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Conyers: Republicans Waste Time Debating An Unnecessary Resolution, Failing to Address Joblessness

Feb 11, 2011

(Washington)— Today, House Judiciary Ranking Member John Conyers, Jr. (D-Mich.) challenged the Republican House’s decision to spend ten hours of floor time and federal tax resources debating a function Congress already performs in overseeing regulations.

During today's floor debate, Republicans claimed that legislation passed by Democrats in the 111th Congress impeded job growth. However, according to findings from the Bureau of Labor Statistics just a few weeks ago, 1.1. million private sector jobs have been created since health care reform was enacted.  Moreover, 207,000 jobs in the health care industry have been created since the enactment of health care reform.  By contrast, under President Bush, 673,000 private sector jobs were lost. 

“This resolution we are discussing today directs certain committees to conduct oversight – a function they already perform, and have been performing for as long as I have been in Congress,” said Conyers.  “Instead of spending our time discussing what we already do, we should be working in our committees to develop and consider meaningful legislation that helps American families stay in their homes, secure good paying jobs, and pay their bills.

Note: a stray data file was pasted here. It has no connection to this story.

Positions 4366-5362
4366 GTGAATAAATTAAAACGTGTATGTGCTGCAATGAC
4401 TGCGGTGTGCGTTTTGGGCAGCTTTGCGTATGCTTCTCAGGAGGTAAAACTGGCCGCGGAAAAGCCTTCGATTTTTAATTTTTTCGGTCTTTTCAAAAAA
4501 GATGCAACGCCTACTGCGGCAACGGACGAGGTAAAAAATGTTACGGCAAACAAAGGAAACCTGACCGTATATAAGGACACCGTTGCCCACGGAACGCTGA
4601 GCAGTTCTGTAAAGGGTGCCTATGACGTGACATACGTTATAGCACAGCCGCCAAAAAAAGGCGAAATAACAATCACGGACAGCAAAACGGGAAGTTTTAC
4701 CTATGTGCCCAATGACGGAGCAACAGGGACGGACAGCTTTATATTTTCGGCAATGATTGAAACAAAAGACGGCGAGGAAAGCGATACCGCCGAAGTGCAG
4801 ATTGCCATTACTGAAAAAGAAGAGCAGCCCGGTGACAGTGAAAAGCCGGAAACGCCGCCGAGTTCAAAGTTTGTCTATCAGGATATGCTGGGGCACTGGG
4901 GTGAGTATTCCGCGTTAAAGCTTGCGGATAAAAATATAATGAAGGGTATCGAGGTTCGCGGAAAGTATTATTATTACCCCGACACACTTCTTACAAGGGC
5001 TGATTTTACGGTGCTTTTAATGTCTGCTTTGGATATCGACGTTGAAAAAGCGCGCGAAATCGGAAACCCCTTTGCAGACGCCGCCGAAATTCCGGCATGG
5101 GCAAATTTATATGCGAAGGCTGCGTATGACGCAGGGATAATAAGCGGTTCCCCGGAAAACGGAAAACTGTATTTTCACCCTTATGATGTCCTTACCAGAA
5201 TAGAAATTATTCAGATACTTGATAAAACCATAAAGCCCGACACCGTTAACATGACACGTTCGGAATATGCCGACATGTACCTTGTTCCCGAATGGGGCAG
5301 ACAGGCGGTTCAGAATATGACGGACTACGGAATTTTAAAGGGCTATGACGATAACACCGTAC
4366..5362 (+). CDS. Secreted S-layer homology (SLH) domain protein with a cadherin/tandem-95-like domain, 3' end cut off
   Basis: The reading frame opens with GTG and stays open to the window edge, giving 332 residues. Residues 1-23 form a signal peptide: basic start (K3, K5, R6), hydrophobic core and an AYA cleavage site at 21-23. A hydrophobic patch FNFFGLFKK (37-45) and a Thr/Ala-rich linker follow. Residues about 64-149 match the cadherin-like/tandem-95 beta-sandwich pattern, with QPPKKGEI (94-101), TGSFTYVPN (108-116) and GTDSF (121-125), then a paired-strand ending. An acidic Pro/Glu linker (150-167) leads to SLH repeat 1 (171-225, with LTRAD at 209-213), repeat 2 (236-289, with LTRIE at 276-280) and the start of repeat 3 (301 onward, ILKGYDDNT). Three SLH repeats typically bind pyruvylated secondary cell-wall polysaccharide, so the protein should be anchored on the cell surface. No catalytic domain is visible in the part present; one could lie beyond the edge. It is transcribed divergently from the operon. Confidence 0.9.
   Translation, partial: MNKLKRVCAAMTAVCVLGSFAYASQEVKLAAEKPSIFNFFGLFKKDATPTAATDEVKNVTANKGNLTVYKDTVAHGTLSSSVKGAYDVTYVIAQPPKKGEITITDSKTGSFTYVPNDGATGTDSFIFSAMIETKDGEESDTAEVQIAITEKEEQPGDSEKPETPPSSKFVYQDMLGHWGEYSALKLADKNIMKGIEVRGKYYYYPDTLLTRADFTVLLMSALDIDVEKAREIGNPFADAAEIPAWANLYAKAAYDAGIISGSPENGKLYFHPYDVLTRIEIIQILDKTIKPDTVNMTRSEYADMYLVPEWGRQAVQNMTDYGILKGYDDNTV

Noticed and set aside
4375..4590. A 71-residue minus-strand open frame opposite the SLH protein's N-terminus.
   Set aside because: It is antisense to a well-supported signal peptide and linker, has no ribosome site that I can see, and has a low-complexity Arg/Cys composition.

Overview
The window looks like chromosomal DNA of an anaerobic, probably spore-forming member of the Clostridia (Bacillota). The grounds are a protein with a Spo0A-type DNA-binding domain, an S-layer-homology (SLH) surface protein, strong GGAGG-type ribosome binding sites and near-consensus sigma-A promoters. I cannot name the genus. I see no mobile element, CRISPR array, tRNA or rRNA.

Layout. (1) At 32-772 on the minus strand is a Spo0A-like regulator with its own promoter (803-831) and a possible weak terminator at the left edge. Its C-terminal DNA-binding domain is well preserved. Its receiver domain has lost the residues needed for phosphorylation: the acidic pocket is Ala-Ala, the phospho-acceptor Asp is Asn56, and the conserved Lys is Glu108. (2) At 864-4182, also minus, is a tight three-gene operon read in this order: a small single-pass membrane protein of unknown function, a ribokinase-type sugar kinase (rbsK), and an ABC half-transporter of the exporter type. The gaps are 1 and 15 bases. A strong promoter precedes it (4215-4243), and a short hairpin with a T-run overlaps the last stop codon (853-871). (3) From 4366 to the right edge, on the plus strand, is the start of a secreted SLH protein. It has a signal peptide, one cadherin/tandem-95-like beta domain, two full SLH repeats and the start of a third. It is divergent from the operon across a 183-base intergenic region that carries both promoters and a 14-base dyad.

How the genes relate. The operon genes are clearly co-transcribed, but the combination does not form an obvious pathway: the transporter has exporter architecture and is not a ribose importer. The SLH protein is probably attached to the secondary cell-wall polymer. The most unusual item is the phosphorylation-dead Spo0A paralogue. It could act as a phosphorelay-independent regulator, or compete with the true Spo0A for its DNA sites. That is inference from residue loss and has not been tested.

“I also challenge the myth that regulations ‘destroy jobs and waste taxpayers’ money.’  Nothing could be farther from the truth.  In fact, the benefits of regulations consistently exceed the costs, and regulations have been shown to create jobs.  The president’s Office of Management and Budget (OMB) found under both the Bush administration and the Obama administration that the major rules issued by executive branch agencies have produced net benefits -of at least $73 billion over a ten year period – to our economy.

“Given that regulations yield significantly greater benefits than they cost, the effort that my colleagues across the aisle have been spending on the effort to impede regulations, or make their issuance more difficult – efforts like the destructive REINS Act, H.R. 10, that has been introduced in Congress – should make us extremely concerned, especially in these troubling economic times.

“I would also like to debunk the myth that some of my colleagues across the aisle have been making, claiming that health care reform law has destroyed jobs.

“Let’s stop perpetuating dangerous myths, and get back to the work we were elected to do: the work of creating jobs and making life more decent and just for the American people.”

 

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112th Congress